• Sat
  • Oct 25, 2014
  • Updated: 9:27am

Era of 'exorbitant profits' is over, developer tells peers

PUBLISHED : Wednesday, 18 April, 2012, 12:00am
UPDATED : Wednesday, 18 April, 2012, 12:00am
 

Property developers will have to wean themselves off 'exorbitant profits' and get used to 'stable land prices' under chief executive-elect Leung Chun-ying's administration, Hang Lung Properties boss Ronnie Chan Chichung warned yesterday.

Chan was a core supporter of Leung in last month's poll - unlike most big developers, who favoured Leung's rival Henry Tang Ying-yen.

'I believe he will adopt an appropriate pace in easing land prices,' Chan told a seminar yesterday. 'I personally think that Hong Kong's land prices will see stable growth. Property developers will be able to make money but might not make exorbitant profits. They have already reaped profits for decades.

'No one can [get Leung do something] by bribing [or threatening] him ... It is understandable that some big businessmen don't like him,' Chan said at the Hong Kong Development Forum, of which he was convenor.

He also defended the target of building 85,000 flats a year set by former chief executive Tung Chee-hwa in 1997. The policy, backed by Leung, became a campaign issue after Tang said it had led to a collapse in property prices. 'It was not the fault of Mr Tung, but those who demanded Mr Tung press ahead with the 85,000 [flats] policy [despite the 1997-98 Asian financial crisis],' he said.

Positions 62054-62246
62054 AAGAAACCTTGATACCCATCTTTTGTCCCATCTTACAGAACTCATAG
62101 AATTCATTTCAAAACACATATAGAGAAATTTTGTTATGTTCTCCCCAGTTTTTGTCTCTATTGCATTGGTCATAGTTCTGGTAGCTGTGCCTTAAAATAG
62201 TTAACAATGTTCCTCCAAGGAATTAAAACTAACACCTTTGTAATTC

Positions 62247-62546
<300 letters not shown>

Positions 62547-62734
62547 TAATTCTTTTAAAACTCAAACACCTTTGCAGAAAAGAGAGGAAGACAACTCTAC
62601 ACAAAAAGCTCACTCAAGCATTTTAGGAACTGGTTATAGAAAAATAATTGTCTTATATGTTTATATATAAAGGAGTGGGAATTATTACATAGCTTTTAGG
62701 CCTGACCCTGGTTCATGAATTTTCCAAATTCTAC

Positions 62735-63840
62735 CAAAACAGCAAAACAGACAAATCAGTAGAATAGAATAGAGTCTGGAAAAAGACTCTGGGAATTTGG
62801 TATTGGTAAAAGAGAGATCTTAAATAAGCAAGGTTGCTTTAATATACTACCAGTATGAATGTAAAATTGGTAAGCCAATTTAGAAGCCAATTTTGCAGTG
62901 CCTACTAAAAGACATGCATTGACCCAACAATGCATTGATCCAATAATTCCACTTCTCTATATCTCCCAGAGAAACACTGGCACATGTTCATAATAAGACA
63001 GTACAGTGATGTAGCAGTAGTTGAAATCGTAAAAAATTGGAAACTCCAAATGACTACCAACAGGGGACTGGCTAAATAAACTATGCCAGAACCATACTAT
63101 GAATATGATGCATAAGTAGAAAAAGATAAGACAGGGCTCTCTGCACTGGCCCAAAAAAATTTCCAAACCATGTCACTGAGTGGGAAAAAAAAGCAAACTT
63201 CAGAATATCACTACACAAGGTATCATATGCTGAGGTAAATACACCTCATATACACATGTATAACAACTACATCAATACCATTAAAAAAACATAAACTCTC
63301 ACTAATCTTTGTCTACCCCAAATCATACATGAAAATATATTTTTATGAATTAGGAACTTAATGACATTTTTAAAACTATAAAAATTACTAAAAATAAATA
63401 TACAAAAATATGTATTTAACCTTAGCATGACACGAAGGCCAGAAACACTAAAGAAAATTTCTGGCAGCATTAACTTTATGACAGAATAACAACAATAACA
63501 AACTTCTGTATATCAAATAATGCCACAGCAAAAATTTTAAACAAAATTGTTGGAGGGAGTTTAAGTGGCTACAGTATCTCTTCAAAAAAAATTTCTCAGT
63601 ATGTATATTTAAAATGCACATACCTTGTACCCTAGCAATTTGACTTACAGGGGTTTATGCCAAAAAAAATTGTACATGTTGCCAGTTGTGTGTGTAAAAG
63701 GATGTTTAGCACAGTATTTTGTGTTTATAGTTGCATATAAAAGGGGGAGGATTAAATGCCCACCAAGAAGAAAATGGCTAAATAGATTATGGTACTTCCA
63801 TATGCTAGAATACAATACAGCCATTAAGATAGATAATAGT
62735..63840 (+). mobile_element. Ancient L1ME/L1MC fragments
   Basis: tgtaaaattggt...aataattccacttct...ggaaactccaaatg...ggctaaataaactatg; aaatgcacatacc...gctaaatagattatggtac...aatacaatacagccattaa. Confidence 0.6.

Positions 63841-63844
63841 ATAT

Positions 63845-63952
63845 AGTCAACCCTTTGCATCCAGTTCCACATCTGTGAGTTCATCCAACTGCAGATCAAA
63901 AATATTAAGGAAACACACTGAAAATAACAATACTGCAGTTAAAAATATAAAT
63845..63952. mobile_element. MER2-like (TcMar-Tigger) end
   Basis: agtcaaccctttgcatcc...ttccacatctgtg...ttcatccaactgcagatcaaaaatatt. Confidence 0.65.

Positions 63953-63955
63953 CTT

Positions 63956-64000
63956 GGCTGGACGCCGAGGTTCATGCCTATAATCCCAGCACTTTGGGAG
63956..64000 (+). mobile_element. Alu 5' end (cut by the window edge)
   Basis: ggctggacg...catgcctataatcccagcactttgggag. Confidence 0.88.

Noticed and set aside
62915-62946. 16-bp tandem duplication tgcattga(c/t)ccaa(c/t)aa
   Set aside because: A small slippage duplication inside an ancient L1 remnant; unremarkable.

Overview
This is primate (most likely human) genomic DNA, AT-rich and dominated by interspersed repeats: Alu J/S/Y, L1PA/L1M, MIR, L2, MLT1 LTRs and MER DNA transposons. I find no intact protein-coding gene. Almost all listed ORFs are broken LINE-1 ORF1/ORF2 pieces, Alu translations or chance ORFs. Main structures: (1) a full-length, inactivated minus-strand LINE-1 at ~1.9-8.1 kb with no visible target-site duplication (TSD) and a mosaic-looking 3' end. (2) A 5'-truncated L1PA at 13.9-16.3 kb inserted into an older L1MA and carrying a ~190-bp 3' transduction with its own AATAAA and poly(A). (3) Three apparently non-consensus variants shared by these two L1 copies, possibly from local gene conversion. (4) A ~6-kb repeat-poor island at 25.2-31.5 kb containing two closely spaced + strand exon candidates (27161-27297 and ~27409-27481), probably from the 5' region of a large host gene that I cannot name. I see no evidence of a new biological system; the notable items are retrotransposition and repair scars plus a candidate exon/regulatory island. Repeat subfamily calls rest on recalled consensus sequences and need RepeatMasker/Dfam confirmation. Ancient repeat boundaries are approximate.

Earlier, Wong Chack-kie, assistant director of Chinese University's Institute of Asia-Pacific Studies, said he would consider joining the government's Central Policy Unit if invited to do so by Leung, but maintained that he had yet to be offered any post.

Wan Chai district councillor Yolanda Ng Yuen-ting, a Leung supporter who has also been tipped for the new cabinet, said she had not been offered any position, but would consider any offer that allowed her to serve society in a 'better and more extensive way'.

Meanwhile, in a new poll, twice as many respondents said they approved of Leung's performance than of Tsang's.

The poll of 1,006 people conducted by the University of Hong Kong's public opinion programme between April 2 and April 10 found the approval rate for Leung stood at 46 per cent, while Tsang was on just 23 per cent. Secretary for Development Carrie Lam Cheng Yuet-ngor, tipped as the next chief secretary, was rated the most popular minister with 74 per cent approval.

Leung yesterday continued his meetings with lawmakers, holding separate discussions with members of Economic Synergy and the Professional Forum.

Speaking after the hour-long meeting with Leung, Economic Synergy lawmaker and Tang supporter Jeffrey Lam Kin-fung said he had warned Leung of the dangers of taking a populist approach.

Professional Forum lawmakers including Dr Raymond Ho Chung-tai said they had called on the next leader to explore speedier ways to increase land supply, improve the West Kowloon harbourfront development and enhance co-ordination among departments.

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